Matthew McConaughey wants boys to take a little time to think about their hopes and dreams.
On Tuesday, the Oscar-winning actor, 52, opened up to fans in a video about the magazine’s virtues, urging men to be more open about their feelings through the power of writing.
“Look, I’ve had a lot of my male friends, dudes, say, ‘Nah I don’t want to do a diary, man. Dudes don’t keep a diary.’ Yes, we do and I’ll tell you why,” he begins the video message. “Any of you out there [who] work daily to be a better man, where you want to go, things you want to achieve in life – to be better fathers, to be better friends, to be better in our career – write them down.”
McConaughey argues that when we begin to write down our aspirations for life, we “become objective about what we want to achieve. [and] what we are pursuing.”
“It’s like a personal contract with ourselves that we can look at — or not look at — to keep us on track and get us where we want to go,” he says. “Here you go, my friends. Get yourself a journal and pull out a pen.”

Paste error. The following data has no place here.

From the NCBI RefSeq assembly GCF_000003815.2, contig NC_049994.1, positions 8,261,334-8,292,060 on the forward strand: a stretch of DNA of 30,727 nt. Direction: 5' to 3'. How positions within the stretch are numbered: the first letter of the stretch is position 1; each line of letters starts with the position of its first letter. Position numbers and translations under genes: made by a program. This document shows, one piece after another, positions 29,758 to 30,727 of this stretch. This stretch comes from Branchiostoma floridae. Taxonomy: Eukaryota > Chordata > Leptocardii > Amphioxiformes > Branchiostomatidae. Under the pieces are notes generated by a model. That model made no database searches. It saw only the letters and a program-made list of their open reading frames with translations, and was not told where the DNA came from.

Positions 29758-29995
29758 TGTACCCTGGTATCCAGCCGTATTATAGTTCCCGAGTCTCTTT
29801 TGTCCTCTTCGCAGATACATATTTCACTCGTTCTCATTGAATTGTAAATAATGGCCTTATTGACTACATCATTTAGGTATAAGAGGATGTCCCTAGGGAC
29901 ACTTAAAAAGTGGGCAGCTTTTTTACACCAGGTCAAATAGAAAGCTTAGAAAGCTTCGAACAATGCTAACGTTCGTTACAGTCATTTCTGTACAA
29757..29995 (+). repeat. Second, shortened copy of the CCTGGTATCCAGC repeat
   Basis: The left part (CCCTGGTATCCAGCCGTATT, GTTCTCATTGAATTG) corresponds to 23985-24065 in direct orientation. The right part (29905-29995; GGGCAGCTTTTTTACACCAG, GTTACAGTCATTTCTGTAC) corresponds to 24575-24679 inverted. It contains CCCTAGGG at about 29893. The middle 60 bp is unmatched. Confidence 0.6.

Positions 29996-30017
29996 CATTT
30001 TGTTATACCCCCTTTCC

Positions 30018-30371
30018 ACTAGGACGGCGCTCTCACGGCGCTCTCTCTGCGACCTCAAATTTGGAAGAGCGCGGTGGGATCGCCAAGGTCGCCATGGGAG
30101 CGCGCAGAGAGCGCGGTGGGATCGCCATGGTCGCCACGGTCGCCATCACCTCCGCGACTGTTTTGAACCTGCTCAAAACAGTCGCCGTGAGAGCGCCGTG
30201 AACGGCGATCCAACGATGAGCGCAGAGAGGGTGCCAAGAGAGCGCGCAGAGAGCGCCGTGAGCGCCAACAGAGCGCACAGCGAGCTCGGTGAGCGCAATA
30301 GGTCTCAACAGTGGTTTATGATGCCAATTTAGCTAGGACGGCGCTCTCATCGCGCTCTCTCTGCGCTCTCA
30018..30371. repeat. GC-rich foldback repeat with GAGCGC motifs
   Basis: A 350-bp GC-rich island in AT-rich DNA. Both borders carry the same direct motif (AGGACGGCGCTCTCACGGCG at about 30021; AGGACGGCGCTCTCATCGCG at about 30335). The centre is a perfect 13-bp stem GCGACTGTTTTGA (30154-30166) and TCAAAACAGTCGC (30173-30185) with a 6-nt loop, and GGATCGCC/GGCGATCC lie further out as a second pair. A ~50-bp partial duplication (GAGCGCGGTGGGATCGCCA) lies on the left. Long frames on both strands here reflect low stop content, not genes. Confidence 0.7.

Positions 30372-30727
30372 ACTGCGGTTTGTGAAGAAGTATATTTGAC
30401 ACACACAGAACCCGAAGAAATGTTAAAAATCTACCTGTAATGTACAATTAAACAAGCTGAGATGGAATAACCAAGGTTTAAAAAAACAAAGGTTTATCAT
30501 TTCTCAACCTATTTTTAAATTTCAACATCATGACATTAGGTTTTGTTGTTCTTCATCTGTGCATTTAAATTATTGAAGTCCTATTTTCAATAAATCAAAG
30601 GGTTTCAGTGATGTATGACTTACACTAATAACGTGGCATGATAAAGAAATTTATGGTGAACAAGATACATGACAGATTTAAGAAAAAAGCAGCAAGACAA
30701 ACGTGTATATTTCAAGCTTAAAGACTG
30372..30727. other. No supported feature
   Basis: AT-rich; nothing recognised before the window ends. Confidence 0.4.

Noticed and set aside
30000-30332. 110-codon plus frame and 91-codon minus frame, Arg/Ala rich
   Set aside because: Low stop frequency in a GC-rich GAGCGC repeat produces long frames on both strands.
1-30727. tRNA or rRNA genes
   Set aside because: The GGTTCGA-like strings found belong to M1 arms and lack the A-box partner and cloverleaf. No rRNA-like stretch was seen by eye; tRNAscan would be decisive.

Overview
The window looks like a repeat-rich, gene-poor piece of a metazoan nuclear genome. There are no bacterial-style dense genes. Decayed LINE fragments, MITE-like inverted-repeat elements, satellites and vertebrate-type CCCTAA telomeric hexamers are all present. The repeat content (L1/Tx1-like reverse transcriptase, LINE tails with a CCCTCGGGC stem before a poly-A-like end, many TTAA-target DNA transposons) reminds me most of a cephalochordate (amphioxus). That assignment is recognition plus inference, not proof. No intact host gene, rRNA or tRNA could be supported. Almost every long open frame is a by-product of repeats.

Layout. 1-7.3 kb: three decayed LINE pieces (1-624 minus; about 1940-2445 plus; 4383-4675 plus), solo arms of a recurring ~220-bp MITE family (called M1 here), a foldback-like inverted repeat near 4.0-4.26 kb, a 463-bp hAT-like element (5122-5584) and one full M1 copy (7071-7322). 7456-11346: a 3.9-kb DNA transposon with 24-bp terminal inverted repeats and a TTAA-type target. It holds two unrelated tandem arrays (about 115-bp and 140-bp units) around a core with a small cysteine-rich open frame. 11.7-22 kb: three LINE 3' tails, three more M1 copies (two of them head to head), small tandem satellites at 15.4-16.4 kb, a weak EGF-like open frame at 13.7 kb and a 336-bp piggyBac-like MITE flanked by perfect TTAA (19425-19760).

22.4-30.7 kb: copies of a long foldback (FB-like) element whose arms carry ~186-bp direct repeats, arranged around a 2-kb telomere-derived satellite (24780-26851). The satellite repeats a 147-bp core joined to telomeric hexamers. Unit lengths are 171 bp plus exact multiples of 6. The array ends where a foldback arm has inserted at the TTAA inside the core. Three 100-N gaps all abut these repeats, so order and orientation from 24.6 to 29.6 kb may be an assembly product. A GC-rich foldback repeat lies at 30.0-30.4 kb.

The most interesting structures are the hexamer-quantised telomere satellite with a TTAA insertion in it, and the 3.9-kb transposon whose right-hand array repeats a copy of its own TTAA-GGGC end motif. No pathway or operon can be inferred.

The father of three certainly has a lot of thoughts and aspirations to be in journalism, especially when it comes to fatherhood.
Last year, the actor – who shares his children with wife Camila Alves McConaughey – opened up about how he felt “immortal” when he became a parent for the first time.
“The first baby born – that was a huge blow for me,” he told Mayim Bialik on her mental health podcast, Mayim Bialik’s breakdown. “I remember [thinking] by myself, i was like, I had just died. So biologically, but even more than that, this is it. This is what I dreamed of being all my life – not to die, but to be a father.”
“I have also tried to evolve as a parent,” he continued. “I don’t judge my parents or how they did it right or wrong or ‘Oh, you can’t do it like that anymore.’ I try to instill the same values that my parents did in us. I try to do it in different ways. Do we have much longer discussions with our children?
Adding that while he and his wife raise their kids a little differently than his own parents did, “Are we doing it better? I don’t know. We’ll see how the kids go out there . [as adults in the world].”
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